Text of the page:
WOW! knock my socks off, will ya?!
I LOVE the web. (hugging my laptop)

One thing I forgot to ask everyone, which maybe I should start another thread altogether, is what have you found to be the biggest hurdle in your hsing endeavors?
post #4 of 12
Here is a website that has links for everything!

http://www.gomilpitas.com/homeschooling/

Quote:
One thing I forgot to ask everyone, which maybe I should start another thread altogether, is what have you found to be the biggest hurdle in your hsing endeavors?
Other people
post #5 of 12
I thought it would be my kids attitudes, my own work ethic, the cost of me at home, figureing out how to comply with the law etc.. that would the hardest part of homeschooling. I was wrong, it was other's attitudes towards our family. Bear in mind that I nurse my 2 plus years old kids in public, don't spank, don't get a sitter if we can help it, we co-sleep, and all other kinds of shocking things but for many of our extended family and neighbors, our homeschooling was the 'end all horror of horrors' sealing the fact that the kids were not going to grow up normal.
post #6 of 12

Re: Thanks!

Quote:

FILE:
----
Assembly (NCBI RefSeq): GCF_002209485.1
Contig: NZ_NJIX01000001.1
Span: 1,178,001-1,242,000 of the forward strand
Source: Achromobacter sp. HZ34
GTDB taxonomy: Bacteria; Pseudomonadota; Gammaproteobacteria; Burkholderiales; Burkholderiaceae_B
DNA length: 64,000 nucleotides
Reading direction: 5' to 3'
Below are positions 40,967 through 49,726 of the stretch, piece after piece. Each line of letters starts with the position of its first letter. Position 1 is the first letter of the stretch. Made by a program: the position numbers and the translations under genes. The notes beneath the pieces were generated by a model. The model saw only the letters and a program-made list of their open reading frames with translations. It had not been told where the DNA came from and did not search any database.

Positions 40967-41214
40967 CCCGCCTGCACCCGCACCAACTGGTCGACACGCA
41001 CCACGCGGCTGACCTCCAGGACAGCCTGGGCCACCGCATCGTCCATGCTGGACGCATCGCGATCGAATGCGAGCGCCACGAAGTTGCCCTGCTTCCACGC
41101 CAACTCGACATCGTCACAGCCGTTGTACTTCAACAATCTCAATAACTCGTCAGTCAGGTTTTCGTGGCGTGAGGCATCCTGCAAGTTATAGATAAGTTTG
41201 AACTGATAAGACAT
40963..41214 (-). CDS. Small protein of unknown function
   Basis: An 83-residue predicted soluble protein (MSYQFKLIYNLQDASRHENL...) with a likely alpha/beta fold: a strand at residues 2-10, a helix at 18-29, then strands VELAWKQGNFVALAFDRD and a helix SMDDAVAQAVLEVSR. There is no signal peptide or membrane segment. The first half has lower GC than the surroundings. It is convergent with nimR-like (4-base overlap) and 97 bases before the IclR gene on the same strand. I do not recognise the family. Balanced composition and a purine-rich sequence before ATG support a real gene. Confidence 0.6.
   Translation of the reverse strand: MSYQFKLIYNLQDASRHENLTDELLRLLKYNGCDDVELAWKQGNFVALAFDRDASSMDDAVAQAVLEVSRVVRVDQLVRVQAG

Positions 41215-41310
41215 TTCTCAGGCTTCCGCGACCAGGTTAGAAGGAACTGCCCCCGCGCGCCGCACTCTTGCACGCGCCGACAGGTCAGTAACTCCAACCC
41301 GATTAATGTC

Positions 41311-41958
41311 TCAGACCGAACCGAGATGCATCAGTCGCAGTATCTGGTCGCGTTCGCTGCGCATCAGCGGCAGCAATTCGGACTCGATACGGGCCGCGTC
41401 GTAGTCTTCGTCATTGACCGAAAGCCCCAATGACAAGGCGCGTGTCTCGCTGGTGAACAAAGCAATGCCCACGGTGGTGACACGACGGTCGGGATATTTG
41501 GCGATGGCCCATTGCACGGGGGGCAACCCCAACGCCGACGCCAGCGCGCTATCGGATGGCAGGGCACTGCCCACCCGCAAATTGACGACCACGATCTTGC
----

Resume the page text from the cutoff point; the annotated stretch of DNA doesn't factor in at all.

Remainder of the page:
Originally posted by alixzara
...what have you found to be the biggest hurdle in your hsing endeavors?
By far, the biggest hurdle has been getting the idea of "school" out of my head. When we first started, we began with texts and workbooks and a schedule and desk. It didn't last long at all because I quickly realized that I was just duplicating what had been in the classroom. Although our style has changed drastically in the past two years, I still have to fight thoughts of what the children "should" know at such-and-such an age. Deschooling myself is the most difficult task.

As to costs, it is amazing how much a public school can cost! (There is a thread here about that, but I don't know how to link--look around, I believe it's a recent thread.) You still need to send supplies to school, and of course have supplies at home for homework and projects. There is the cost of backpacks, lunch boxes, school lunches (or convenience-packs for bag lunches) field trip costs, fund raiser costs (don't underestimate this one!) Money spent on class parties, gifts for teachers, etc. It really adds up.


Here's another link for you: http://www.nhen.org/leginfo/detail.a...teCode=Georgia
post #7 of 12